Courtesy Warner Bros.

War—What Is It Good For? In ‘Dunkirk,’ It’s Great for Overlapping Narratives

Christopher Nolan’s new flick is built of meticulously interlocking storylines.

Christopher Nolan’s Dunkirk is, undeniably, about the famed World War II evacuation. But it’s also very much about how Nolan makes movies, and how he wants us to watch them. Like other adventurous projects such as Memento and Inception, his new film is a weirdly structured but tantalizing jigsaw puzzle, its pieces assembled with the ingenuity of a maniacally complicated cuckoo clock. It’s not enough for Nolan that his three storylines unfold side by side—they must track along different time frames, too. The movie is like D.W. Griffith’s Intolerance, but focused on a single military event with characters who eventually overlap.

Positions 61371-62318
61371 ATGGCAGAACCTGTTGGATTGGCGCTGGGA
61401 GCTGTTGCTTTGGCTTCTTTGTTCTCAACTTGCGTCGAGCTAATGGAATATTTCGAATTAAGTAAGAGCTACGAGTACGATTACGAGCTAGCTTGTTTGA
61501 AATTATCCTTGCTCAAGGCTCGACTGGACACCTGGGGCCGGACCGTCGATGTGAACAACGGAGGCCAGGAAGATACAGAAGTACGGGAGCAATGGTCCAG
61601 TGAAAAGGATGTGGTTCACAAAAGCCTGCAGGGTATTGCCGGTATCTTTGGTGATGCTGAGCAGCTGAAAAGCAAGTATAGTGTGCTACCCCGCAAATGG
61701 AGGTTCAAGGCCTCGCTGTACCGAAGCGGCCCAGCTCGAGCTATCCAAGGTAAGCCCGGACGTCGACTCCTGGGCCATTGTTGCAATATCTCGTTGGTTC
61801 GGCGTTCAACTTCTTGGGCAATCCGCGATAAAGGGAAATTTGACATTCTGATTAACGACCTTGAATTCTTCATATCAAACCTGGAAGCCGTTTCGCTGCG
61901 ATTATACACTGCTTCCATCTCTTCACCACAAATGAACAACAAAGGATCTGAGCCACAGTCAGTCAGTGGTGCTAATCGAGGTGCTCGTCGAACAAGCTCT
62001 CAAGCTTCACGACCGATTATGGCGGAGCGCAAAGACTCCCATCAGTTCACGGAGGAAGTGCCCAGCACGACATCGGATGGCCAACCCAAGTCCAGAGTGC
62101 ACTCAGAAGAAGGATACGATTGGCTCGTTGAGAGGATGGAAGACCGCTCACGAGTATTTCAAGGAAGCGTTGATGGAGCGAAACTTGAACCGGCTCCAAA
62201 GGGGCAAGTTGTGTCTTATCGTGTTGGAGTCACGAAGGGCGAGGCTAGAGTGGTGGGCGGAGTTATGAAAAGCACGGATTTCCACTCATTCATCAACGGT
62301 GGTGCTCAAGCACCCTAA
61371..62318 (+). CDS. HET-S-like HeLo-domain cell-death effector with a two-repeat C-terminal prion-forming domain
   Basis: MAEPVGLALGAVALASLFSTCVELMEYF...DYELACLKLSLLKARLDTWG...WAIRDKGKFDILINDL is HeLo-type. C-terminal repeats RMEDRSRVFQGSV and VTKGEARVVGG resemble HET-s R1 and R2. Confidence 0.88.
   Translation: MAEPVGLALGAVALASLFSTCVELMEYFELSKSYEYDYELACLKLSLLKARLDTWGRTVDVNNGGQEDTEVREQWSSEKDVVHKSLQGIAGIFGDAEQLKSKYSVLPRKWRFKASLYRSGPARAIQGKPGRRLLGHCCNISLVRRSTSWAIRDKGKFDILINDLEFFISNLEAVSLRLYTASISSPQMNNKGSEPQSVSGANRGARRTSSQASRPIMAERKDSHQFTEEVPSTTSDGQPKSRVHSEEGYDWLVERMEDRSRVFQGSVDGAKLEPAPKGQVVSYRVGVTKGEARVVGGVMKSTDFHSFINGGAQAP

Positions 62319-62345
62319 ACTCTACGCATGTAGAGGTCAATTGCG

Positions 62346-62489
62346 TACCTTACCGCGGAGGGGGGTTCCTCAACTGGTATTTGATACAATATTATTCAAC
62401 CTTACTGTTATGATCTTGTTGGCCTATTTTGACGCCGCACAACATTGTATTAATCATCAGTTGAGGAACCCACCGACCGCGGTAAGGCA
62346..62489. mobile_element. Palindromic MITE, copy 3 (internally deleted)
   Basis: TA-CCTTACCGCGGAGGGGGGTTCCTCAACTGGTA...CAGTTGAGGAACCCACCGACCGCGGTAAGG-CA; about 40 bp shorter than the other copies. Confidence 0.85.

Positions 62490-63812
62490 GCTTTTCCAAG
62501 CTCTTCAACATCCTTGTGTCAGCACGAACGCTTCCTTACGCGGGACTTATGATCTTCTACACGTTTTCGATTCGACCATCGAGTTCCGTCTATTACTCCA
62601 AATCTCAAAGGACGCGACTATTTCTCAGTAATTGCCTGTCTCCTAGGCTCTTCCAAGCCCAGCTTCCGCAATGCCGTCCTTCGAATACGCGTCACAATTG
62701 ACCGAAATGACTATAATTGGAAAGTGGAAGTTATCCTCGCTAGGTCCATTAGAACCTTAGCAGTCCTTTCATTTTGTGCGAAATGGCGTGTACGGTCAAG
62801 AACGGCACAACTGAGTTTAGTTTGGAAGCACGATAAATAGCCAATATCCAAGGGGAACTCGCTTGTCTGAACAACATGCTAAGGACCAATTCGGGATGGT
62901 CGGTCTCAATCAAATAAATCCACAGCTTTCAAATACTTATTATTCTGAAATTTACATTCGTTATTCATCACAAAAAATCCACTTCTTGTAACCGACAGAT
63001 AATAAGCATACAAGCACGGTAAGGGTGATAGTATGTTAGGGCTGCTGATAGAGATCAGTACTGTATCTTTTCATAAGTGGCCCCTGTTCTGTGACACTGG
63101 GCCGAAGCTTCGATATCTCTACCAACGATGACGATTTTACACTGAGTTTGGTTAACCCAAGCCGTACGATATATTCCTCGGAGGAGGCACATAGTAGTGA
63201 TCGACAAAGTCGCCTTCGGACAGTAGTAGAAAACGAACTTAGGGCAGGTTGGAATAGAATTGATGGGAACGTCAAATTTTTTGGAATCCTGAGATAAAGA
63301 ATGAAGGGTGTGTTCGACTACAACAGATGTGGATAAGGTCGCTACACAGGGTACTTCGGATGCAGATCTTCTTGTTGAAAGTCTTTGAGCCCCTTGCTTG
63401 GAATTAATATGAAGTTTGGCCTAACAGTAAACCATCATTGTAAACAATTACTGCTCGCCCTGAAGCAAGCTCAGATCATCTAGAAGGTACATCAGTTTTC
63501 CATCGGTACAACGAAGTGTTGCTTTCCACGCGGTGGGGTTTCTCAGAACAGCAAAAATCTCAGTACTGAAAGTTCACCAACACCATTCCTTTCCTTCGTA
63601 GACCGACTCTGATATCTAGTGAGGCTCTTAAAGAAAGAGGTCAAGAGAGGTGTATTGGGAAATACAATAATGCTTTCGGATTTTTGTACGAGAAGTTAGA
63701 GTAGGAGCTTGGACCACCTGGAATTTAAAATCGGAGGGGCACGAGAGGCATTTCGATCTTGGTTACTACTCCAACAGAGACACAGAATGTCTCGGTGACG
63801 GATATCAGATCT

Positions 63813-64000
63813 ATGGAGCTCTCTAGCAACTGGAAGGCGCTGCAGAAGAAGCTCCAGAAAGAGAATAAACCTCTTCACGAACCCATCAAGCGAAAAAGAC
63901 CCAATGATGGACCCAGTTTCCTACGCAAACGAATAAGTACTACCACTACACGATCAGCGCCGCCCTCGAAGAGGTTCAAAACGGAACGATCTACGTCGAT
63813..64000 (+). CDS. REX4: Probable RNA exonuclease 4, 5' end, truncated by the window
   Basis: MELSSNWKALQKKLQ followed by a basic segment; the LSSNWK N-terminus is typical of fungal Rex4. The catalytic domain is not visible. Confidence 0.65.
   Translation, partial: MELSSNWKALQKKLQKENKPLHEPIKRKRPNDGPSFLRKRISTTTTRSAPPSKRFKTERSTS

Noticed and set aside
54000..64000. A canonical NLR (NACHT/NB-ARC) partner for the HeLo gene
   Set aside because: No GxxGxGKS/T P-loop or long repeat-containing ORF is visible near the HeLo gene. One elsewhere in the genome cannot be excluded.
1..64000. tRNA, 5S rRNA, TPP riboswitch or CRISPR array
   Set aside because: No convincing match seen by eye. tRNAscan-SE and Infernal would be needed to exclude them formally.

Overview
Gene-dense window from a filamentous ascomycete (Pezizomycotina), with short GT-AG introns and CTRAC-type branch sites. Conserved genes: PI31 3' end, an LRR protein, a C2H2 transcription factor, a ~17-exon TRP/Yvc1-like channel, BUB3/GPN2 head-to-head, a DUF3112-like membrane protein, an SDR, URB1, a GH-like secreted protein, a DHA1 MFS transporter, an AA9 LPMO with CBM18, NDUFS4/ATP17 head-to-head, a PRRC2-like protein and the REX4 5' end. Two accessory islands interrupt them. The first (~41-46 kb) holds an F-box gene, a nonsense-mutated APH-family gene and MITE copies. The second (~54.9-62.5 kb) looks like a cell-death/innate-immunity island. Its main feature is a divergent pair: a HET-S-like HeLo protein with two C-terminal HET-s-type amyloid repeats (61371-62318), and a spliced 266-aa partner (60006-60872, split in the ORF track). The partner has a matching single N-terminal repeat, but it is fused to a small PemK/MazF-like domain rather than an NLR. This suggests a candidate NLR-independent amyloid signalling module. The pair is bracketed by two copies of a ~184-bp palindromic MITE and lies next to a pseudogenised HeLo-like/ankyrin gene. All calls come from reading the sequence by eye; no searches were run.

In 1940, Dunkirk was both a humiliating defeat for the Allied forces—the German army having routed the British and French to the sea—and an unlikely morale boost. The hundreds of thousands of soldiers stranded on the beach relied on a withdrawal “navy” partly made of countless small boats and ferries, many piloted by brave civilians crossing the English Channel. The story became the very model of victory snatched from the jaws of defeat. Nolan’s complicated method is announced immediately. One narrative strand is titled “The Mole,” named for the Dunkirk sea wall that served as the only docking point for large ships. That story takes a week to unfold. Here we meet the closest thing the movie has to a focal point, a soldier (Fionn Whitehead) who will try anything to latch onto a departing vessel. We also have the reassuring presence of a Navy commander played by Kenneth Branagh, whose performance consists almost entirely of standing on the pier and staring determinedly at the sea. Branagh does this stirringly.